History Main / ItGetsEasier

31st Jan '17 6:56:15 PM Kafkesque
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** Of note however is in the God-Machine Chronicle and rules update for the NWoD is that Normal Playable Humans should never get too the Point that killing is simple and not a Ding on the Morality gauge. Specific Types of Supernatural Being on the other hand handle this differently.

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** Of note however note, however, is in the God-Machine Chronicle and rules update for the NWoD ''TabletopGame/NewWorldOfDarkness'' is that Normal Playable Humans normal playable humans should never get too to the Point point that killing is simple and not a Ding ding on the Morality gauge. Specific Types types of Supernatural Being supernatural being, on the other hand hand, handle this differently.


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* Breaking the Laws of Magic with BlackMagic in ''TabletopGame/TheDresdenFiles'' [=RPG=] adaptation gives you a bonus to future violations of the same law ([[OffWithHisHead assuming you get to live long enough to use it]]).
11th Jan '17 7:04:38 PM nombretomado
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%%* This is strongly implied to be the case for the murderer in the LordPeterWimsey novel ''Unnatural Death''.

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%%* This is strongly implied to be the case for the murderer in the LordPeterWimsey Literature/LordPeterWimsey novel ''Unnatural Death''.
9th Jan '17 1:10:33 PM Xtifr
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* Zig-zagged in the form of a page quote in the book ''Necropolis'' by DanAbnett. A medic is describing his mindset to survive during his long service to the Imperium.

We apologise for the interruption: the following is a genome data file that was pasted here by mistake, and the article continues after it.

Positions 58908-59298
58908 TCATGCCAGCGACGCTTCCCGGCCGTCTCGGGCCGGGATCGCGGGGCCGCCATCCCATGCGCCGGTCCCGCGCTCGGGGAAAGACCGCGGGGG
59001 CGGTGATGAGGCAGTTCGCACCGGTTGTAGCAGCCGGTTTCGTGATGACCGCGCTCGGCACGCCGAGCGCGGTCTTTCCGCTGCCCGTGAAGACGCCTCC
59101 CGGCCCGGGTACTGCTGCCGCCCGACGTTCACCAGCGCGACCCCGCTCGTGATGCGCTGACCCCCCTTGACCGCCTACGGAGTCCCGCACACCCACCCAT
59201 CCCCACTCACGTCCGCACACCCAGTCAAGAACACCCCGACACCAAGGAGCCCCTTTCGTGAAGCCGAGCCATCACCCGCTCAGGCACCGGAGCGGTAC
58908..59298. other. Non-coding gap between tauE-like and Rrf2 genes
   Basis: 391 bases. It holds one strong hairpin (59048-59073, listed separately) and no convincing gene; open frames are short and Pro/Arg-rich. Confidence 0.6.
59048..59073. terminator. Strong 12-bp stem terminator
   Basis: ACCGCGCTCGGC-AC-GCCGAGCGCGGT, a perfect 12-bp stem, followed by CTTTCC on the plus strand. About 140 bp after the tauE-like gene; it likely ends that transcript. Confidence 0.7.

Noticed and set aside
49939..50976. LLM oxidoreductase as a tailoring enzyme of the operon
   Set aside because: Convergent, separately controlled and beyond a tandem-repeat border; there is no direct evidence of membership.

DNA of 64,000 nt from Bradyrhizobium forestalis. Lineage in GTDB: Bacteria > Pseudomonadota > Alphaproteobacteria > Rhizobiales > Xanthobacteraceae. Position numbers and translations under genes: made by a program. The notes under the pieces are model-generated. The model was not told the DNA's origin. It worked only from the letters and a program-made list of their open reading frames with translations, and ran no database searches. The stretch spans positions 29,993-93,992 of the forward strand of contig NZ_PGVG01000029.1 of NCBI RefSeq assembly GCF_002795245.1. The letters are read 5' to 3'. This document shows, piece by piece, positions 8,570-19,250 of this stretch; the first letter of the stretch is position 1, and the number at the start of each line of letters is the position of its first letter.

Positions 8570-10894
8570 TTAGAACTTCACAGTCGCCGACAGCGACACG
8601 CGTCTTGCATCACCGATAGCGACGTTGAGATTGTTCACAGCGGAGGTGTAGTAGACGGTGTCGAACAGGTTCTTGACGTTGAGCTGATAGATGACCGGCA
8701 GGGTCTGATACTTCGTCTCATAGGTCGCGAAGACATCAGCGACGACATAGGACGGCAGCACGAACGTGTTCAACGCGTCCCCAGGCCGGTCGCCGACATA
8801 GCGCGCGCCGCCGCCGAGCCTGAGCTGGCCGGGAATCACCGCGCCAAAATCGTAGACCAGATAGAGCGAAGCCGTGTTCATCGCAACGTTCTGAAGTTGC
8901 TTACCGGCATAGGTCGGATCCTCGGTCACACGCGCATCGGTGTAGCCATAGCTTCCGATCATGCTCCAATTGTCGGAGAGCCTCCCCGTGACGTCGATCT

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* Zig-zagged in the form of a page quote in the book ''Necropolis'' by DanAbnett.Creator/DanAbnett. A medic is describing his mindset to survive during his long service to the Imperium.
2nd Jan '17 3:41:26 PM Xtifr
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* In the AlexRider novel Scorpia, Alex goes undercover and fakes an assassination, when he claims he felt nothing when he killed his victim the AffablyEvil henchman says that's normal and tells him that eventually he'll start to like it.

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* In the AlexRider Literature/AlexRider novel Scorpia, ''Scorpia'', Alex goes undercover and fakes an assassination, when he claims he felt nothing when he killed his victim the AffablyEvil henchman says that's normal and tells him that eventually he'll start to like it.
17th Nov '16 10:01:02 AM ImpudentInfidel
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** Chrighton went out of his way to avoid killing anyone for most of the first season; his first kill is in episode 18 and was caused by mind control, which caused him considerable distress. After that it was like a switch was flipped in his head, and he dispassionately finished off the surviving enemies at the end of the episode by himself. In later episodes he's just as quick to kill as the professional fighters in the crew.
2nd Nov '16 6:54:50 AM JackG
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* ''Series/LadyBlue'': An obscure 1980s series featuring a female Film/DirtyHarry-like policewoman character who has killed so many people she no longer bats an eyelash when she has to fire her gun. The original pilot TV movie calls this into question when she finds herself at an inquiry over her actions.